Robinson Crusoe economy

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Robinson Crusoe economy, or Robinson Crusoe economics is an imaginary construction of an isolated individual and of a planned economy without market exchange.[1]

The model is named after the fictional character Robinson Crusoe who was shipwrecked on an (apparently) deserted island in Daniel Defoe’s famous novel.

Usefulness of the model

Over the years, many critics have derided this so-called "Robinson Crusoe” economics. Obviously, an isolated person is not an accurate description of a modern economy. Rather, before we can analyze an economy composed of billions of interacting people, we should start with just one person and make sure we understand what makes him tick.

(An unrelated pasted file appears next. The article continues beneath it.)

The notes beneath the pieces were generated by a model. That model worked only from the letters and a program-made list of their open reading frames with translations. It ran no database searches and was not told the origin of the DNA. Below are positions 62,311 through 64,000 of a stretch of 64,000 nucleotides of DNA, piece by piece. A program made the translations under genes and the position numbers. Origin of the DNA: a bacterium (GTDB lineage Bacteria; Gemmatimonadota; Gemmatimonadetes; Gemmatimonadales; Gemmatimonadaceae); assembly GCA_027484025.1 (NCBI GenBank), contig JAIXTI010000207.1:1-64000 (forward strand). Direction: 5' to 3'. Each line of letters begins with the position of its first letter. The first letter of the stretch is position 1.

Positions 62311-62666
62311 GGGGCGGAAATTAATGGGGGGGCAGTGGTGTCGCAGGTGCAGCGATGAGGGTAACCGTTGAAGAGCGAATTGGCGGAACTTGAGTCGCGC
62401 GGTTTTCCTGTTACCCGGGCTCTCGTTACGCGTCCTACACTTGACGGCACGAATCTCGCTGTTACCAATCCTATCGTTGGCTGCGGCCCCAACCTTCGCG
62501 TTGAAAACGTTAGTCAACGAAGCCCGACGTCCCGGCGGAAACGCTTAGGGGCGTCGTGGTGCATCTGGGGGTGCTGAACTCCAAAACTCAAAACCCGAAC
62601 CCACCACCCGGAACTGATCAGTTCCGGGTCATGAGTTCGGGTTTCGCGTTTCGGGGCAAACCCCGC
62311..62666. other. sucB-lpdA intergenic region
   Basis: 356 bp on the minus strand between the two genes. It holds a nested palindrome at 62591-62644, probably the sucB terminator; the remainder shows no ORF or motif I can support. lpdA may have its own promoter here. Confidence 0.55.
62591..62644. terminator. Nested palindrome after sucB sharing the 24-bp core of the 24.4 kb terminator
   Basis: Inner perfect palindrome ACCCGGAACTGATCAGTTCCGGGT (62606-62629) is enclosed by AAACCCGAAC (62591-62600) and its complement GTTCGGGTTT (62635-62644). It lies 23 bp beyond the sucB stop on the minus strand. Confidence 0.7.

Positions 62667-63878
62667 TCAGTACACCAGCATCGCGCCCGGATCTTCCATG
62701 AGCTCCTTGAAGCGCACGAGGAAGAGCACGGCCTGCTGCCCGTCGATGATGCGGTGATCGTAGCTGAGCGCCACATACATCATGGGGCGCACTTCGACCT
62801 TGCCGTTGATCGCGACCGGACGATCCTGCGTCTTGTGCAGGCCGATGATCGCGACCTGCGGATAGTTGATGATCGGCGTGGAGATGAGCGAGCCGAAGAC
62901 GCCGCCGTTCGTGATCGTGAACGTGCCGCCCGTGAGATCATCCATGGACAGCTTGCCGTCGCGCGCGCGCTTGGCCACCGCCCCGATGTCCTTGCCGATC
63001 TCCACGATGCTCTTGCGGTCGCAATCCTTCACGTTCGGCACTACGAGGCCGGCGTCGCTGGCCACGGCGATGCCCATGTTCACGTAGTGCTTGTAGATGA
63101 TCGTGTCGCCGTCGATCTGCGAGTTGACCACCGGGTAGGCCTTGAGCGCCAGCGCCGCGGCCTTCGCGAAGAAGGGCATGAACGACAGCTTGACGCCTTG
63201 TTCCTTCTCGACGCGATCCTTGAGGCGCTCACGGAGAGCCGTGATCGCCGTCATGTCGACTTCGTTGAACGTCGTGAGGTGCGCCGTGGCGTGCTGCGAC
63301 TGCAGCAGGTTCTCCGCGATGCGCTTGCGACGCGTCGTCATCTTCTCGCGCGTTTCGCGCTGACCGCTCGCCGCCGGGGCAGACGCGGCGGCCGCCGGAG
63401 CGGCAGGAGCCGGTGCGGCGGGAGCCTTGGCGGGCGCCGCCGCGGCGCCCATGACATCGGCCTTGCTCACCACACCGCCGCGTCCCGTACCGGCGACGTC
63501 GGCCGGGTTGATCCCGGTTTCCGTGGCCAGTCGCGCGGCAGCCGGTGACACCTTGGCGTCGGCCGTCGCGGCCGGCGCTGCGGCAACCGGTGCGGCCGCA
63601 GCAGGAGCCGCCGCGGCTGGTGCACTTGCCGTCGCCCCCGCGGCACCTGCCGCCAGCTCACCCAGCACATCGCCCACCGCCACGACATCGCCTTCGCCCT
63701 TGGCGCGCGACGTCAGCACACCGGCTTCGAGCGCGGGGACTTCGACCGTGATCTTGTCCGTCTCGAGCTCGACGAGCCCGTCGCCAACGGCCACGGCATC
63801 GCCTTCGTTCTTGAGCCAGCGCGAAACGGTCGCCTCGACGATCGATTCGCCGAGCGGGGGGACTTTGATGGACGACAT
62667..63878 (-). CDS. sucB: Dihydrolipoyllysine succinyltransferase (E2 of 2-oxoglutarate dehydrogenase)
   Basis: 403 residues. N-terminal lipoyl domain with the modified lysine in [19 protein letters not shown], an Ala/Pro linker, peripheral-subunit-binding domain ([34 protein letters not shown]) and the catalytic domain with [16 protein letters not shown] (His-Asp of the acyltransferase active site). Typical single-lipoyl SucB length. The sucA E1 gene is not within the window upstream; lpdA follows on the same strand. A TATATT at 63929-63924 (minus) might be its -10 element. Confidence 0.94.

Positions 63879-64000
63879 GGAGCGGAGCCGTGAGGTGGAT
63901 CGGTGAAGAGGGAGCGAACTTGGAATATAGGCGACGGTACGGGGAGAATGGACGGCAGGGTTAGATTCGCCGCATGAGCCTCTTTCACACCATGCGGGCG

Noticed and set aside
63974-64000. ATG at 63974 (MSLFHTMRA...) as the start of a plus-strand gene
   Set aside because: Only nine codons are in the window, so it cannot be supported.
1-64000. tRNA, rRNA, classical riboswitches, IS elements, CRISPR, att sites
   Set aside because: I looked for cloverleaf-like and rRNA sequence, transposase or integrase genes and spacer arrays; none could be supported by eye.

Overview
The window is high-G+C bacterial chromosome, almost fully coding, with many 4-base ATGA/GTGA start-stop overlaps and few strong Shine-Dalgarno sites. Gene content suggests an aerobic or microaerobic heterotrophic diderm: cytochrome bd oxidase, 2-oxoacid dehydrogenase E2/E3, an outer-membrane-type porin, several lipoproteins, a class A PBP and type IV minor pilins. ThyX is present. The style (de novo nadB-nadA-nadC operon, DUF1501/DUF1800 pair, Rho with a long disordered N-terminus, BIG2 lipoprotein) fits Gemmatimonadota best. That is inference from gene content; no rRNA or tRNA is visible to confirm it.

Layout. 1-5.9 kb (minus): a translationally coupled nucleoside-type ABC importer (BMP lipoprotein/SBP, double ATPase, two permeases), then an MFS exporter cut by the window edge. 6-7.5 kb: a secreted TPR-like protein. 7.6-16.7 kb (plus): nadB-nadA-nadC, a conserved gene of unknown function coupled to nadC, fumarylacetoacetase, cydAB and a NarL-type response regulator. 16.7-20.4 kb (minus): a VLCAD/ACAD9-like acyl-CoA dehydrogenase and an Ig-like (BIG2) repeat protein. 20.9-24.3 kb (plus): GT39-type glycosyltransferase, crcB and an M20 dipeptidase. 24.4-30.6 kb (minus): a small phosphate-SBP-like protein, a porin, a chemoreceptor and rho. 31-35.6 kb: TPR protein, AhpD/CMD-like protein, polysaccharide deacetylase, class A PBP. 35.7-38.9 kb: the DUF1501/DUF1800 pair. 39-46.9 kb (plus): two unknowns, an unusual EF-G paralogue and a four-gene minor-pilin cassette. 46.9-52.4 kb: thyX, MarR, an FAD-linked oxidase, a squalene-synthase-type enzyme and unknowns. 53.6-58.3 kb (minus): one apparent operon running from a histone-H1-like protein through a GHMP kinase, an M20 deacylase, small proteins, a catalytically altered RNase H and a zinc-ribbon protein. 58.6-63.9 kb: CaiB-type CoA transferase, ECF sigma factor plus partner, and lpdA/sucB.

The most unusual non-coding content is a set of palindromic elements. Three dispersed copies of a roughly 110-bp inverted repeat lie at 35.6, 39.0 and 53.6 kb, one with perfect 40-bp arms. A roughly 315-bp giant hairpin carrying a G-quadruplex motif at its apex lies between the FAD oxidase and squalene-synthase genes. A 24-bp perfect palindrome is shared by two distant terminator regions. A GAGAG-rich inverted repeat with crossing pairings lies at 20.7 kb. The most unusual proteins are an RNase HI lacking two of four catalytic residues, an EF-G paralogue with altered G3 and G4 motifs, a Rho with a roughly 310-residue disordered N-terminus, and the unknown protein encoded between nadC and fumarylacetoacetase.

Economics has a lot to say even about cases where a single, isolated person takes actions to improve his or her situation. Even an isolated person behaves "economically" because he takes what nature has given him and exchanges the status quo for an environment that he hopes will be more pleasant.[2]


  1. Ludwig von Mises. Human Action, p. 206, "The Theory of Value and Socialism". Referenced 2011-11-23.
  2. Robert P. Murphy. Lessons for the Young Economist, p. 6, 49-65. Referenced 2011-11-23.